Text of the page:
Armand, who was watching his sister very closely, saw that she started at the sight of the wretch, and seemed immediately to shrink still further within herself, whilst her eyes, suddenly luminous and dilated, rested on him like those of a captive bird upon an approaching cobra.
But Chauvelin was not to be shaken out of his suave manner.
"One moment, citizen Heron," he said; "this coffee is very comforting. Is the prisoner with you?" he added lightly.
Heron nodded in the direction of the other room.
"In there," he said curtly.
"Then, perhaps, if you will be so good, citizen, to invite him thither, I could explain to him his future position and our own."
Heron muttered something between his fleshy lips, then he turned back towards the open door, solemnly spat twice on the threshold, and nodded his gaunt head once or twice in a manner which apparently was understood from within.
"No, sergeant, I don't want you," he said gruffly; "only the prisoner."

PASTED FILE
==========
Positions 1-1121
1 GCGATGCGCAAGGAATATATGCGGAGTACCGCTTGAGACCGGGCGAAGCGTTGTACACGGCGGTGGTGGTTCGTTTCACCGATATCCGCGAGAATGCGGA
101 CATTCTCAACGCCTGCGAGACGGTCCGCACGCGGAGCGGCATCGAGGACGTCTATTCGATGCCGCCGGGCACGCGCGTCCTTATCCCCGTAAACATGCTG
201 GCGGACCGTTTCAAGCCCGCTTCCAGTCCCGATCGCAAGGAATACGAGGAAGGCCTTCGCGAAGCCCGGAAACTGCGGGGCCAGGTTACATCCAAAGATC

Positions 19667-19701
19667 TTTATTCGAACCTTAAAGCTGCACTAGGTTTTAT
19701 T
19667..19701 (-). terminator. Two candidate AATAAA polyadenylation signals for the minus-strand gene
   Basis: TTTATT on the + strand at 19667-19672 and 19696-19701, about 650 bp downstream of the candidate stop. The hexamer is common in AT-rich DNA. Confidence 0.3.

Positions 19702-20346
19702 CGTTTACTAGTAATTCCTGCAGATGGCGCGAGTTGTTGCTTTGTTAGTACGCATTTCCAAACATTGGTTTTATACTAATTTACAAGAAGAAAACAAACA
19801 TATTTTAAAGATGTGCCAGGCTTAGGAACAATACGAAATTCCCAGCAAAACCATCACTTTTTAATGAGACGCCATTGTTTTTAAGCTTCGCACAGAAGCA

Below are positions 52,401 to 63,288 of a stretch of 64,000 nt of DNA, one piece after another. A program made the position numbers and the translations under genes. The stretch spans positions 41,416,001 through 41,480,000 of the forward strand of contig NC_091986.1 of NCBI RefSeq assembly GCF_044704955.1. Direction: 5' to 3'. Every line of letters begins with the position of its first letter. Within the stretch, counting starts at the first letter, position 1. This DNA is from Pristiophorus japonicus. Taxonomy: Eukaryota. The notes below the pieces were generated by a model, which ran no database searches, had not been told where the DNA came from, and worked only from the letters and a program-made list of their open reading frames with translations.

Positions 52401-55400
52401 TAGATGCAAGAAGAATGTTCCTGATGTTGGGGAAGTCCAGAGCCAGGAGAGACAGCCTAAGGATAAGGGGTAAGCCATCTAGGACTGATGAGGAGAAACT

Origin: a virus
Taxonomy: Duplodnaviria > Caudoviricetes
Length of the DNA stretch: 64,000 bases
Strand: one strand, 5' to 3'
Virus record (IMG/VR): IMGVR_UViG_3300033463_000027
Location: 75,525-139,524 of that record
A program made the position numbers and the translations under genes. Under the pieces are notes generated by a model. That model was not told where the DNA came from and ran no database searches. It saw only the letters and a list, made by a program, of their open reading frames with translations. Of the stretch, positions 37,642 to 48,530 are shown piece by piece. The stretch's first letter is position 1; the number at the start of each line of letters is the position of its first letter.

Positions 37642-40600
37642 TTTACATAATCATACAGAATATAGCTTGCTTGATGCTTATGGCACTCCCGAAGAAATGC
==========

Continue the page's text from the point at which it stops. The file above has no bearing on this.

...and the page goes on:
A second or two later Sir Percy Blakeney stood in the doorway; his hands were behind his back, obviously hand-cuffed, but he held himself very erect, though it was clear that this caused him a mighty effort. As soon as he had crossed the threshold his quick glance had swept right round the room.
He saw Armand, and his eyes lit up almost imperceptibly.
Then he caught sight of Marguerite, and his pale face took on suddenly a more ashen hue.
Chauvelin was watching him with those keen, light-coloured eyes of his. Blakeney, conscious of this, made no movement, only his lips tightened, and the heavy lids fell over the hollow eyes, completely hiding their glance.
But what even the most astute, most deadly enemy could not see was that subtle message of understanding that passed at once between Marguerite and the man she loved; it was a magnetic current, intangible, invisible to all save to her and to him. She was prepared to see him, prepared to see in him all that she had feared; the weakness, the mental exhaustion, the submission to the inevitable. Therefore she had also schooled her glance to express to him all that she knew she would not be allowed to say--the reassurance that she had read his last letter, that she had obeyed it to the last word, save where Fate and her enemy had interfered with regard to herself.